Danny Rand is dead. After a plane crash that killed his parents, 10 year-old Danny – heir to a business empire – is presumed deceased and the world spins on. 15 years later, Danny (Finn Jones) returns, and he is met by a world of greed, scepticism, and very little respect for a shoeless, unkempt nobody, who claims to be a resurrected billionaire – which may not surprise anyone all that much.
Outside of Netflix’s final solo entry before The Defenders can take flight, Iron Fist’s leading man, Finn Jones, has been waging another battle. As Iron Fist’s source material was created to cash-in on the kung-fu craze in the mid-70s, many fans felt that casting an Asian lead in the show would show support to diversity, as well as negate the White Saviour narrative that remains at the core of much on-screen entertainment today – while Iron Fist was white in the comics, Marvel seem happy recasting minority characters (Tilda Swinton’s Ancient One in Doctor Strange) as white, but less comfortable doing the opposite. In casting Jones, Marvel have made him a target for a host of Twitter-based abuse and questioning. So can Marvel’s newest series absolve itself of these accusations?
Well, probably not. The main issue, which arises even without an argument about diversity, is that Danny Rand is an especially naïve, entitled white guy. Having been raised by inter-dimensional monks, Rand arrives back in the MCU expecting his name to be enough to get by. Rarely bothering to explain his story beyond “I’ve been away”, and assuming respect at every turn, he remains a thoroughly two-dimensional character for the series’ opening two hours. While this sort of naivety could be expected from someone with little-to-no experience of the adult world, it’s very easy to see Marvel’s hero as dull, affronted, and, quite frankly, a bit thick.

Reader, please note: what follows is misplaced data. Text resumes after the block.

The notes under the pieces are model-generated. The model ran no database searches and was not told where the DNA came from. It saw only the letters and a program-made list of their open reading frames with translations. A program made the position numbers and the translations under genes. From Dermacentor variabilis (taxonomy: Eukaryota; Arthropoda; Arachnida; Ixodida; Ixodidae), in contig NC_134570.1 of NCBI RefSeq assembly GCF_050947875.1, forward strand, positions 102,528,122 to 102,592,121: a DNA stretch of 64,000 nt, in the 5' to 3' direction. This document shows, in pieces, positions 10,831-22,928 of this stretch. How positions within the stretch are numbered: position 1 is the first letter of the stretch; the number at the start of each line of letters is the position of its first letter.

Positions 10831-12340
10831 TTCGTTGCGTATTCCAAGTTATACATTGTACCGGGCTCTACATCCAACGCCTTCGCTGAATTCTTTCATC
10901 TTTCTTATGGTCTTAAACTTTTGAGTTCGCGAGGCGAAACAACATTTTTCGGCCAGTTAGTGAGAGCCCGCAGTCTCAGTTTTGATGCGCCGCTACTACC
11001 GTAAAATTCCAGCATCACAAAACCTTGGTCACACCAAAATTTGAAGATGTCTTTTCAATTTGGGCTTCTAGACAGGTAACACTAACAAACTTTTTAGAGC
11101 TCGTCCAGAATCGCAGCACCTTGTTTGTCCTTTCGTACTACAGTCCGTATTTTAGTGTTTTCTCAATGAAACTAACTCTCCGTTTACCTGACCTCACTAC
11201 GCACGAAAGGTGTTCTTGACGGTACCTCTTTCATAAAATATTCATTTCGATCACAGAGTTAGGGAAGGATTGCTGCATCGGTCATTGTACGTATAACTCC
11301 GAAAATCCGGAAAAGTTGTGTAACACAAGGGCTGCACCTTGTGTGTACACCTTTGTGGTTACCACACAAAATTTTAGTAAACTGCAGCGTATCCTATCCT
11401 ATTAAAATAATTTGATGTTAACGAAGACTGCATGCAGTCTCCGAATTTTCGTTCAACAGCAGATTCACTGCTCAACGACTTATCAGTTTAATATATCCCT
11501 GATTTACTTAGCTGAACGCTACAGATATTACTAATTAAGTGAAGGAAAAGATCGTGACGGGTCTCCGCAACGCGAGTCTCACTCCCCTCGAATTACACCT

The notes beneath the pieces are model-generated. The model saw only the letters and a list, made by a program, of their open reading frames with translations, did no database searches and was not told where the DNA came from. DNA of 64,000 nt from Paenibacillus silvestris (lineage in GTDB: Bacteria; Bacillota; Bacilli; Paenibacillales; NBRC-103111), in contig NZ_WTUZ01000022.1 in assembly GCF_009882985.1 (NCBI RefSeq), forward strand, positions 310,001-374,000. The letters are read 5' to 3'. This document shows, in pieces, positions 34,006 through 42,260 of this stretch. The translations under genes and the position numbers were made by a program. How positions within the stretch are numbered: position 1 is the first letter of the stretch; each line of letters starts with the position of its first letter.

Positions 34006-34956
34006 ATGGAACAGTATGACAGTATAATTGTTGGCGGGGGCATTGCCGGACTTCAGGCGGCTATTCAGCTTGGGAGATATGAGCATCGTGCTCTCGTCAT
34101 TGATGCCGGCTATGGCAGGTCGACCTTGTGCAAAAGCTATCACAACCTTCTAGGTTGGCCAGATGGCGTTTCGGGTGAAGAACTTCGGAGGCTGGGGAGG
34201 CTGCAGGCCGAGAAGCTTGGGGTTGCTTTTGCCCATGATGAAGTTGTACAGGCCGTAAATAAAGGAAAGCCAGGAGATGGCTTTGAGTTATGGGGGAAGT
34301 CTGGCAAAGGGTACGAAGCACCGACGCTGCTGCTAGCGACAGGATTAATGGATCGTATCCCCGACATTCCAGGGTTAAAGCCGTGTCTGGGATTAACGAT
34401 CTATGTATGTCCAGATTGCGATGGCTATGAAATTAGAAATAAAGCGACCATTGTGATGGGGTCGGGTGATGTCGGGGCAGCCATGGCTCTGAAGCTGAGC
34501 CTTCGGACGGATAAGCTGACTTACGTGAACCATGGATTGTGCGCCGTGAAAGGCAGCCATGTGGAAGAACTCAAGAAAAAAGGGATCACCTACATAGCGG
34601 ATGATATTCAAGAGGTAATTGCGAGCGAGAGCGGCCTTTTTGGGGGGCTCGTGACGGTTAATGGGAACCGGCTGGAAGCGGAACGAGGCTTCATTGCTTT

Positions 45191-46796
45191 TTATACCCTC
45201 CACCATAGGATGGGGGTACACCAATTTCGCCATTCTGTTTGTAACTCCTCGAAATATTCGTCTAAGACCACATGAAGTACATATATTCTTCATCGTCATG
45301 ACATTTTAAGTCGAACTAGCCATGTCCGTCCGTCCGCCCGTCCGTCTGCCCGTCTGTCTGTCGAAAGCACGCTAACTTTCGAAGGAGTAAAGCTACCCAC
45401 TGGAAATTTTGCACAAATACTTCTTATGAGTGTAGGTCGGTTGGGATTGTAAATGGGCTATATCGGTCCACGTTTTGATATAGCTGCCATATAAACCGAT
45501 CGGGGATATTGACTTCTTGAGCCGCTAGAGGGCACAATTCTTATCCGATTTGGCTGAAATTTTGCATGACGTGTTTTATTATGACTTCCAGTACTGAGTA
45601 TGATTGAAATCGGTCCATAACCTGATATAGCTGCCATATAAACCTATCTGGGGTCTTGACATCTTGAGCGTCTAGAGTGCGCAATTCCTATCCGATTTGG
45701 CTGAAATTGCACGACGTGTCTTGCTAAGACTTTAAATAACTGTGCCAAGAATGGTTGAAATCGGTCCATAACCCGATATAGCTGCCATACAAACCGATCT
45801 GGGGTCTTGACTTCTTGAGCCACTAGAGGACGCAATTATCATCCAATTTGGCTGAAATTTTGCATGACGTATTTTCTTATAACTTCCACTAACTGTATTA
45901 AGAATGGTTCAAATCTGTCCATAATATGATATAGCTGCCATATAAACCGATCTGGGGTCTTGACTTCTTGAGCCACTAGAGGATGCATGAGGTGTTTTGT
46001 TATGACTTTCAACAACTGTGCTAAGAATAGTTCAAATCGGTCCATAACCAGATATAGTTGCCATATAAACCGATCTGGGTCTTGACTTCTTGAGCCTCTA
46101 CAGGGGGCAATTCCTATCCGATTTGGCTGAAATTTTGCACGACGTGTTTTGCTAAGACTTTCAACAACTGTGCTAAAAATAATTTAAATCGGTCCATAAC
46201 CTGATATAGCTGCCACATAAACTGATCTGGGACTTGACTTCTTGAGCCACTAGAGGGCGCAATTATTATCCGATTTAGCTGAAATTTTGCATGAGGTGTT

Now, this is not the fault of Finn Jones. Simplistic writing, tedious characterisation, and flawed source material have created a lead role in which proving Rand’s identity and embracing the more well-publicised elements of Chinese martial arts are paramount. As a result, Marvel’s new lead rarely does anything of any interest at all. Almost helpfully to Jones, it is clear that it is not just his character that suffers; this entire part of Marvel’s world is somewhat disappointing and simplistic.
Rand’s childhood friends, Joy and Ward Meachum, get the same treatment. Joy (Jessica Stroup) and her brother (Tom Pelphrey), who now run the Rand empire, remain transparent and unevolved, with both taking two episodes to realise what the audience know from the first minute. Joy’s soft spot for Danny and Ward’s childish spite dominate their screen time, almost negating their characters entirely. The only person to show any thought so far is Jessica Henwick’s Colleen Wing – a labouring martial arts expert and the only minority role introduced thus far.
Iron Fist’s obscurity and martial arts influence have given Marvel an enviable scope for a show that is guaranteed viewers, thanks to Netflix’s previous efforts, as well as its upcoming crossover show, but they seem to have taken a light-hearted, formulaic approach more aligned with that of their films than their TV shows, which are known for their complexity and grit. Having established the basics across the opening two chapters, it remains to be seen whether Iron Fist can craft something more original out of what comes next.
All episodes of Iron Fist are available exclusively on Netflix UK from Friday 17th March.